December 18, 2018
New laws are required to control access to medical genetic data by law enforcement agencies, an analysis by University of Queensland researchers has found.

Sugar targets gut microbe linked to lean and healthy people

December 18, 2018
Sugar can silence a key protein required for colonization by a gut bacterium associated with lean and healthy individuals, according to a new Yale study published the week of Dec. 17 in the journal Proceedings of the National ...

Using light to stop itch

December 17, 2018
Itch is easily one of the most annoying sensations. For chronic skin diseases like eczema, it's a major symptom. Although it gives temporary relief, scratching only makes things worse because it can cause skin damage, additional ...

Law professor suggests a way to validate and integrate deep learning medical systems

December 13, 2018
University of Michigan professor W. Nicholson Price, who also has affiliations with Harvard Law School and the University of Copenhagen Faculty of Law, suggests in a Focus piece published in Science Translational Medicine, ...

Exercise-induced hormone irisin triggers bone remodeling in mice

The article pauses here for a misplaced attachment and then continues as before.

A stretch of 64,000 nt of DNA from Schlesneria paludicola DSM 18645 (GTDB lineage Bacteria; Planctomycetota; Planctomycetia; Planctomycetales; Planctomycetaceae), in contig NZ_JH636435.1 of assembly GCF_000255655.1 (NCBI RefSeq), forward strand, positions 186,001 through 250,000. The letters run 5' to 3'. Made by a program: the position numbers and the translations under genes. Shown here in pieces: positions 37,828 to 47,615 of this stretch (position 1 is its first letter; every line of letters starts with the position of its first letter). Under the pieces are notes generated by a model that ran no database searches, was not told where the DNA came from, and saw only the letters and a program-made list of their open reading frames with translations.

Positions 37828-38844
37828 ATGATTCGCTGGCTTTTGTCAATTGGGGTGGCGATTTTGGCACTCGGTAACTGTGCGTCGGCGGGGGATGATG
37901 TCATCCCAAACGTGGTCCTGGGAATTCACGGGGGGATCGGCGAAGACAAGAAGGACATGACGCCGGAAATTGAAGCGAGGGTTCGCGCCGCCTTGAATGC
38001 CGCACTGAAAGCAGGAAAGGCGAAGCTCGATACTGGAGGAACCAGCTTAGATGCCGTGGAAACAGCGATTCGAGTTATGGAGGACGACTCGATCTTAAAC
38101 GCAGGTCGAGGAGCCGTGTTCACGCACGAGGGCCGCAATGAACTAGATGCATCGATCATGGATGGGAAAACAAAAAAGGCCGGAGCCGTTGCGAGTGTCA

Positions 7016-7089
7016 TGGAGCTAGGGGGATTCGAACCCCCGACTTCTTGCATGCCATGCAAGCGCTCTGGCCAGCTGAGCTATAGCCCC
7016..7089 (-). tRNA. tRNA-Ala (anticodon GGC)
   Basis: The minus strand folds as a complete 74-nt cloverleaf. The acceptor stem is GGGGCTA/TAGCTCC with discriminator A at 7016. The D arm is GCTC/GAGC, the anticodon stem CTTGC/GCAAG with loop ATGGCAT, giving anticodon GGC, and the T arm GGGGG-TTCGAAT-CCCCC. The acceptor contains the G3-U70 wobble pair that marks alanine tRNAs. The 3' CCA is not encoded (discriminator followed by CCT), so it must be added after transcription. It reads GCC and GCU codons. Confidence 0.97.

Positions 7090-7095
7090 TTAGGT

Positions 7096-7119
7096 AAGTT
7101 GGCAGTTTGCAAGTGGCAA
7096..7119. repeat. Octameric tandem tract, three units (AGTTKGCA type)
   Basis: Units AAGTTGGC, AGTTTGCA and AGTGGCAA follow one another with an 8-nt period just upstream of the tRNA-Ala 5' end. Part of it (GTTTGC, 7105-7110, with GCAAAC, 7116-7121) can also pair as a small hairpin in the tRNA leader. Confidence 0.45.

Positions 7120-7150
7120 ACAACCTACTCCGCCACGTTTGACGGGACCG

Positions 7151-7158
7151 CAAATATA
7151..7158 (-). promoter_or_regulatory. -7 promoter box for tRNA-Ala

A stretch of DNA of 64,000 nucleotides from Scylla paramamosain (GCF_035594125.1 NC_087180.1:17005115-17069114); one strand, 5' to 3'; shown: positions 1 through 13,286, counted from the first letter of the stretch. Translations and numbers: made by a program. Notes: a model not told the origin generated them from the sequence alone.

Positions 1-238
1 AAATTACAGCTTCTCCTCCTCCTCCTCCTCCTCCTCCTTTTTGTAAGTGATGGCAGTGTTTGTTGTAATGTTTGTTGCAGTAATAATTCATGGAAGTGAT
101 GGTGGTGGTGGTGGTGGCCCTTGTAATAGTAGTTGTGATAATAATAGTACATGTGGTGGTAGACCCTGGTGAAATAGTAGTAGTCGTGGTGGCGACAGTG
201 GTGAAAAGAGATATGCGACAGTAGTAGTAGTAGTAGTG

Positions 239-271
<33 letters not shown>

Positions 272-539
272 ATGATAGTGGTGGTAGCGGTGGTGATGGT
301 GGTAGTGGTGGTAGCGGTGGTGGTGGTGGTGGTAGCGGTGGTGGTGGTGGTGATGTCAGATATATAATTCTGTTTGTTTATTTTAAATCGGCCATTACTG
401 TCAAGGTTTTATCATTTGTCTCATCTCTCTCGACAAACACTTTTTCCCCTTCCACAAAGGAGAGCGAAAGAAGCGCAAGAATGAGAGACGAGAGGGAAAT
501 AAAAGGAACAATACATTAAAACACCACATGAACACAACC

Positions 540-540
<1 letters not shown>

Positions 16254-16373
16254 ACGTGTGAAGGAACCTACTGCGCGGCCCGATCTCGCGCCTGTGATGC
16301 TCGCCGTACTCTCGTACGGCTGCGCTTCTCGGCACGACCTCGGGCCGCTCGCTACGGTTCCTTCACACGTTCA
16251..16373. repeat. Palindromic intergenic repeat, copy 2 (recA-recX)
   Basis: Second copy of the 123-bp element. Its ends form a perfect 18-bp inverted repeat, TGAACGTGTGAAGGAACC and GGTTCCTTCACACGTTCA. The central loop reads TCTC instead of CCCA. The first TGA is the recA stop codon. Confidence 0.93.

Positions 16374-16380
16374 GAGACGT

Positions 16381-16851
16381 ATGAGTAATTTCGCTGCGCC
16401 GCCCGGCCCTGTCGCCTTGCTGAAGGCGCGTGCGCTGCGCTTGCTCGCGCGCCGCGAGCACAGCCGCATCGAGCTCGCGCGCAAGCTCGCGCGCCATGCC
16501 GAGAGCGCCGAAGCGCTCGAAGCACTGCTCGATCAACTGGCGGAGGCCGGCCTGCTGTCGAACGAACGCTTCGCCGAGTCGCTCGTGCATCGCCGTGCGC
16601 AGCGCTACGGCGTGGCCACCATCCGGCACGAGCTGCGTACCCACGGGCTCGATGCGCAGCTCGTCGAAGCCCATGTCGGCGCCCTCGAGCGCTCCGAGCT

December 13, 2018
Exercise has been touted to build bone mass, but exactly how it actually accomplishes this is a matter of debate. Now, researchers show that an exercise-induced hormone activates cells that are critical for bone remodeling ...

Pain: Perception and motor impulses arise in brain independently of one another

December 13, 2018
Pain is a negative sensation that we want to get rid of as soon as possible. In order to protect our bodies, we react by withdrawing the hand from heat, for example. This action is usually understood as the consequence of ...

0 comments

Please sign in to add a comment. Registration is free, and takes less than a minute. Read more

Click here to reset your password.
Sign in to get notified via email when new comments are made.